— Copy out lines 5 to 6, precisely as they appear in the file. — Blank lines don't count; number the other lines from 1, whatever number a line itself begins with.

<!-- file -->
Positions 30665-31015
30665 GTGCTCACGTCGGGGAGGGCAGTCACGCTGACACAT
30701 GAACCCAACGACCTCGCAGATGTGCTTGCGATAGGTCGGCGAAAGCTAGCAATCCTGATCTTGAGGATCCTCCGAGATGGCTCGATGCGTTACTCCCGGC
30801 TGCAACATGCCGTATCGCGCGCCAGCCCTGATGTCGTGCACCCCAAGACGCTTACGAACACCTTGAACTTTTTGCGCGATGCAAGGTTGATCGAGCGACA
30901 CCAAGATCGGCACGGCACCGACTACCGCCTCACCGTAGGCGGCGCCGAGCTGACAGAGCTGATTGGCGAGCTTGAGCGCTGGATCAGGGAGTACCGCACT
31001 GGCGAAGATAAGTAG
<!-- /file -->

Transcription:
30901 CCAAGATCGGCACGGCACCGACTACCGCCTCACCGTAGGCGGCGCCGAGCTGACAGAGCTGATTGGCGAGCTTGAGCGCTGGATCAGGGAGTACCGCACT
31001 GGCGAAGATAAGTAG